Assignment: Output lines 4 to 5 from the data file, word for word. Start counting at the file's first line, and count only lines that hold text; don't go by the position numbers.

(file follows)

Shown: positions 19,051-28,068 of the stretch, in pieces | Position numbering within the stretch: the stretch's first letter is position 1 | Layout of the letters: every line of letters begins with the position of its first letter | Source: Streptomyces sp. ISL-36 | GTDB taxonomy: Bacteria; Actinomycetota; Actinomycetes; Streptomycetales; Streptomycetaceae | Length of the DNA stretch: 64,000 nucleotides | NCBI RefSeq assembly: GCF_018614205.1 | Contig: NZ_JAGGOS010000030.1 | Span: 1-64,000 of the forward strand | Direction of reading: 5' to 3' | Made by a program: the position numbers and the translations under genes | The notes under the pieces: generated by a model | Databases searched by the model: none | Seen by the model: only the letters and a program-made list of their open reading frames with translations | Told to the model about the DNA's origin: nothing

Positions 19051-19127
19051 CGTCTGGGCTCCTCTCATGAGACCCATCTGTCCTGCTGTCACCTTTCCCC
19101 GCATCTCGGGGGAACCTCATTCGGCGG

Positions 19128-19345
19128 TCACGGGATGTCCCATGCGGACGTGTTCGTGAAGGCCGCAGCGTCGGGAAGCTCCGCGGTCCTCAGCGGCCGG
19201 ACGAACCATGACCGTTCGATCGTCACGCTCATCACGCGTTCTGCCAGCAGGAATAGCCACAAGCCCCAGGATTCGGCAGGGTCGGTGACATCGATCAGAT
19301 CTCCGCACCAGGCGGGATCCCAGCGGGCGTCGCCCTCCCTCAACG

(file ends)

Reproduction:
19101 GCATCTCGGGGGAACCTCATTCGGCGG

Positions 19128-19345